Q: Oh, hello. Thanks for the call. So, I just wanted to double check, I think you just listed 20 percent hesitant, 15 percent won’t get it, is that right? And just there are lots of surveys out there. I don’t know if there’s one particular source you’re going to or is that kind of like a consensus as you look at the different sources, what you come up with?
EVAN BENJAMIN: Yeah, there are a number of different surveys which have been done. I was really averaging many of them just a ballpark that we’ve been tracking. The Johns Hopkins University Center for Communication Programs is one that I work with. But if you see a number of these, they are falling in the ranges that somewhere between 60 and 65 percent of Americans will accept the vaccine. Somewhere around 13 to 18 percent are saying they definitely will not take the vaccine. And then the rest in that middle who are in that hesitant, waiting, learning bucket. So, and the surveys have really tracked over time. They were different in the fall than they were in the spring. But those are some of the rough estimates as we see the overall acceptance rates of the vaccine.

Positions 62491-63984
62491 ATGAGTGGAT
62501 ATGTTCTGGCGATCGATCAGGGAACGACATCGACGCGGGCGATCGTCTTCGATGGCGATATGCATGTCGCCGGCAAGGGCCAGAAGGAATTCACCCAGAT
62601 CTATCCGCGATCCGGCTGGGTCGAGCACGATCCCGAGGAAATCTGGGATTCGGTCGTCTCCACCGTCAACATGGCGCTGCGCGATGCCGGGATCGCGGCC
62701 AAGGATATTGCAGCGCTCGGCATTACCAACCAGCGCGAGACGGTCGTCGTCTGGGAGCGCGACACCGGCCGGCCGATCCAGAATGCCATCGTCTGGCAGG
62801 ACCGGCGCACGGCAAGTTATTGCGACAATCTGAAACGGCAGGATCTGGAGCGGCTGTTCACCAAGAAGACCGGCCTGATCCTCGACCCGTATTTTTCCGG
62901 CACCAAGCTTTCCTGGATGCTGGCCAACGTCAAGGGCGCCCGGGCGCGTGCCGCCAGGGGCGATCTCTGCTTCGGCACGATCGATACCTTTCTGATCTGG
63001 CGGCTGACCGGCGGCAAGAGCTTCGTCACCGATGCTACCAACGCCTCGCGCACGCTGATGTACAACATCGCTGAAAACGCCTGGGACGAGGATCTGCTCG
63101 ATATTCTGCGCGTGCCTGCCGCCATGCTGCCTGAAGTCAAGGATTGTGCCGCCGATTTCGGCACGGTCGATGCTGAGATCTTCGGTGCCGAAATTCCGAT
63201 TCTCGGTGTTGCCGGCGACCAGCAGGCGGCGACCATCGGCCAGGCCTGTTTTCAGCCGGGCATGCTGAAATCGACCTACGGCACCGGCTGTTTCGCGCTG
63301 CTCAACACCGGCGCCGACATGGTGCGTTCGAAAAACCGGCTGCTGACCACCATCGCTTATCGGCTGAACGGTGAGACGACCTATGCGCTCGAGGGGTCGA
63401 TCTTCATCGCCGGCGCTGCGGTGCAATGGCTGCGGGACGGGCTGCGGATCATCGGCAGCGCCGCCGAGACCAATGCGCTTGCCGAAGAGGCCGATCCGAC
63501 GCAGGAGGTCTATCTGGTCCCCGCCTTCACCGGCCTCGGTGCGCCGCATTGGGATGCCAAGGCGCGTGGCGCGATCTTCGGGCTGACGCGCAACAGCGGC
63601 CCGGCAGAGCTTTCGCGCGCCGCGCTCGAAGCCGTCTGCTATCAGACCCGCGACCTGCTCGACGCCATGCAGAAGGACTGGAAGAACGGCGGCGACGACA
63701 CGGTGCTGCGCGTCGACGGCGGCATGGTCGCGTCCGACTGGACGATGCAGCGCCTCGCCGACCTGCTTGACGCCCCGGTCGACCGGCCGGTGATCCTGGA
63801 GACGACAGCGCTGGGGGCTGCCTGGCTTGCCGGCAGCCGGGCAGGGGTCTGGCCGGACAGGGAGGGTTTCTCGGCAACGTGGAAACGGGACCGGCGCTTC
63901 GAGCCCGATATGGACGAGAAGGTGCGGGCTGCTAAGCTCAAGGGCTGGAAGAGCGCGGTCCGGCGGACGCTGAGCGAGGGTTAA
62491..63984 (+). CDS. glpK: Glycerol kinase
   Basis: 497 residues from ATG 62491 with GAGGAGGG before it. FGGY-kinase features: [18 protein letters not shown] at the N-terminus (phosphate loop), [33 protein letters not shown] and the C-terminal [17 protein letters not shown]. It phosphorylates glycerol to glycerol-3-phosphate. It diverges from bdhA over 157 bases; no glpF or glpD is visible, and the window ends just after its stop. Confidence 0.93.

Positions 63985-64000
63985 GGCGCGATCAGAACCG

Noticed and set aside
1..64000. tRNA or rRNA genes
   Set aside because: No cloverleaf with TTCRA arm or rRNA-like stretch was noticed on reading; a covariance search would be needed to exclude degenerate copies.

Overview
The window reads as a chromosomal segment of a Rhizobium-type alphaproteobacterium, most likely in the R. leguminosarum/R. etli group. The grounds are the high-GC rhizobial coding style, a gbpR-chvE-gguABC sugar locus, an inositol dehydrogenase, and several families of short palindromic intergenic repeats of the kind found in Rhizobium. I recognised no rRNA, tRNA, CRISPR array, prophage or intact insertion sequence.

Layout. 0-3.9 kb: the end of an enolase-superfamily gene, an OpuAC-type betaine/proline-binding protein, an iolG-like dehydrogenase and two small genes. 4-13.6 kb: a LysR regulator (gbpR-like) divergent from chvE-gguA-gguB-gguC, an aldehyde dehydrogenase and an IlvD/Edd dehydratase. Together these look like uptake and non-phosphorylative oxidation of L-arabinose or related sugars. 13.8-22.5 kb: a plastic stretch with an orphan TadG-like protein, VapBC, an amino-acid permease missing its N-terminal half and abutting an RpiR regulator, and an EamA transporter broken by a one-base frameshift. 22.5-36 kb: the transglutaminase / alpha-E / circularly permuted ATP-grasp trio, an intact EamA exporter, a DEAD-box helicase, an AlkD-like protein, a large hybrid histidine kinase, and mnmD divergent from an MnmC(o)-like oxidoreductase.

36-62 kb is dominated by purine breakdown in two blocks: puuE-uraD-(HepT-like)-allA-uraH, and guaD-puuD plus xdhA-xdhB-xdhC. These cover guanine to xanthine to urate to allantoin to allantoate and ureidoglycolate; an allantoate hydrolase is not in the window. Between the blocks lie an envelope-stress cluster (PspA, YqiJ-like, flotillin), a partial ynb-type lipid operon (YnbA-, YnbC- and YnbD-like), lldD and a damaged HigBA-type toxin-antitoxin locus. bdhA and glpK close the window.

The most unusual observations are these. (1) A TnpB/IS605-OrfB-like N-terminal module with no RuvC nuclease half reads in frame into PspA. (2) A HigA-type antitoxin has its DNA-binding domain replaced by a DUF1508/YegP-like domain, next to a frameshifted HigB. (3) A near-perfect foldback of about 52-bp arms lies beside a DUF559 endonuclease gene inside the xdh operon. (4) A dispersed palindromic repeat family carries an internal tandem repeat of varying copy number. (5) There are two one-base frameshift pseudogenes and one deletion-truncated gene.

Q: Thanks and just one follow up, did the surveys move with the J&J pause, I mean, you mentioned vaccine safety being one of the key issues for those who are hesitant. And I just wonder, it seems like that group maybe even move into the not I’m not going to get it, but I don’t know what you’re seeing on that.